I met Susan Burton in 2010, but I had learned her name years before. I was doing research about the challenges of re-entry for people incarcerated due to our nation's cruel and biased drug war. At the time, I was in the process of writing The New Jim Crow: Mass Incarceration in the Age of Colorblindness - a book that aimed to expose the ways the War on Drugs had not only decimated impoverished communities of color but had also helped to birth a new system of racial and social control eerily reminiscent of an era we supposedly left behind.
A mutual friend introduced via email and Susan invited me to come to Los Angeles and visit the nonprofit organization she founded, A New Way of Life.
Upon my arrival, Susan gave me a tour of the safe homes for formerly incarcerated women that operate as part of The New Way of Life.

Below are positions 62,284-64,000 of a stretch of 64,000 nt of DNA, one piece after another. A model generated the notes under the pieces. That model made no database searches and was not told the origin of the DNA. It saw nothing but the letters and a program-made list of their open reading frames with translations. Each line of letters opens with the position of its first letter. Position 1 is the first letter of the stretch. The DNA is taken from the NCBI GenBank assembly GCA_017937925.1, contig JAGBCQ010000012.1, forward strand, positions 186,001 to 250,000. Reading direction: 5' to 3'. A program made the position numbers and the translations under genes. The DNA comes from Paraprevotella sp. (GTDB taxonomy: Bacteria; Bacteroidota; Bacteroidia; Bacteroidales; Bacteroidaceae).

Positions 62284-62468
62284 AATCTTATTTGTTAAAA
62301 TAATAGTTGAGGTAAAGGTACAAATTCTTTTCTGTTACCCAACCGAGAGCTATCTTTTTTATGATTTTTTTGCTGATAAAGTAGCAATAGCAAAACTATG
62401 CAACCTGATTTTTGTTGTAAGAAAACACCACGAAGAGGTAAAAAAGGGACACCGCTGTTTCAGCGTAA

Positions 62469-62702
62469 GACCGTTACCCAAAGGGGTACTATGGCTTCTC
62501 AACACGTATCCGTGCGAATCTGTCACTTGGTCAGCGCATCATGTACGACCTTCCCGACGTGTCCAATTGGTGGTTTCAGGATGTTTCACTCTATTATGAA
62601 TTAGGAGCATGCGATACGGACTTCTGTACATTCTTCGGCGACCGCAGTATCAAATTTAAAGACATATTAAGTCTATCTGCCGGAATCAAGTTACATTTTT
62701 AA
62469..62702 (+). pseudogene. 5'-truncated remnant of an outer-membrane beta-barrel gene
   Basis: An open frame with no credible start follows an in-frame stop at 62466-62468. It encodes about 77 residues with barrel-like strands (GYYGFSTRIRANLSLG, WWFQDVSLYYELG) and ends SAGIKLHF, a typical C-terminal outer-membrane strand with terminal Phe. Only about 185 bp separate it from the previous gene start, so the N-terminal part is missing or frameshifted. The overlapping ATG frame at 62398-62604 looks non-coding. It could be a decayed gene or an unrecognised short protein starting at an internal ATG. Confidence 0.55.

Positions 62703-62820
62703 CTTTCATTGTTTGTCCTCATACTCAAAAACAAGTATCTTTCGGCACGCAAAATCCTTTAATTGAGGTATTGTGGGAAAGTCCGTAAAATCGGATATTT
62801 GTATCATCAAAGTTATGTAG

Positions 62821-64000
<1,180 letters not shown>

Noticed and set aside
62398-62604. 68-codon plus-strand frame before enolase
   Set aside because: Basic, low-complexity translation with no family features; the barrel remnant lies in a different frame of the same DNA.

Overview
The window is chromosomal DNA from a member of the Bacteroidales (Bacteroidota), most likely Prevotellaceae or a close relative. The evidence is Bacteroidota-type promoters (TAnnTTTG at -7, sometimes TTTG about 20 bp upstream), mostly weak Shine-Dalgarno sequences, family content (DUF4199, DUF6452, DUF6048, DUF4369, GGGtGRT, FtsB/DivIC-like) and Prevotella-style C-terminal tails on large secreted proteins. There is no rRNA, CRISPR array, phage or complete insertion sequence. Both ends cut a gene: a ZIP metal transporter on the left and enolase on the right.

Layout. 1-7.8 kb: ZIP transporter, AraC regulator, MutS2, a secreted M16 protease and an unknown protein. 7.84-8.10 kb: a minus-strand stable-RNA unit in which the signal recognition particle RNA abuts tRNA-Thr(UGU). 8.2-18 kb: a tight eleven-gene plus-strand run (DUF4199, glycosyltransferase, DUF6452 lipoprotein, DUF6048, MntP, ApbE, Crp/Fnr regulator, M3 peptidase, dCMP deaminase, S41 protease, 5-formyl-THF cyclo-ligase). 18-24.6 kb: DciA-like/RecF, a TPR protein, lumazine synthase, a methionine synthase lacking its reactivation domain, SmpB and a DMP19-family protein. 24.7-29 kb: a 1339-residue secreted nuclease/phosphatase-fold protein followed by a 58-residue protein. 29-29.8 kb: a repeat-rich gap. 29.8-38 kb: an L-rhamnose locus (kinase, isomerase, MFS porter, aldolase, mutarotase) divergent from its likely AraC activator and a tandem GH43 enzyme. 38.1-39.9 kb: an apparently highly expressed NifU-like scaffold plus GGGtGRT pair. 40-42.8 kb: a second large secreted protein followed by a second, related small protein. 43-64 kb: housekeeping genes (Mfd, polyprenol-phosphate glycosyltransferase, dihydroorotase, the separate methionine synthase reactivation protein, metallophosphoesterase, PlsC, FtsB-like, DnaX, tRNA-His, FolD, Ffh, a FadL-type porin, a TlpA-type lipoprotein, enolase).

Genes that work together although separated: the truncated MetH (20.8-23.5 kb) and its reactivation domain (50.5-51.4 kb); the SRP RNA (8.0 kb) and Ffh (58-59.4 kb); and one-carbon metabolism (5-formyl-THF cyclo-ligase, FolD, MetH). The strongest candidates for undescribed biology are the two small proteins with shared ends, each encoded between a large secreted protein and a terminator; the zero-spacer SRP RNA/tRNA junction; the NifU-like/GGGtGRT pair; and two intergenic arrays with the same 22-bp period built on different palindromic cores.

I don't think I understood the full extent the trauma experienced by people who churn through America's prisons until I began taking time to listen to their stories. Research suggests that people rarely change their minds or form a new worldview based on facts or data alone; it is through stories (and the value systems embedded within them) that we come to reinterpret the world and develop empathy and compassion for others. Susan Burton's life story - filled with trauma, struggle, and true heroism - is precisely the kind of story that has the potential to change the way we view the world. It is impossible to read her story and not feel challenged to reconsider our basic assumptions about our criminal injustice system, as well as the conscious and unconscious beliefs we hold about the living, breathing human beings we, as a nation, have condemned and discarded.
To read more about Susan Burton's book, please click HERE.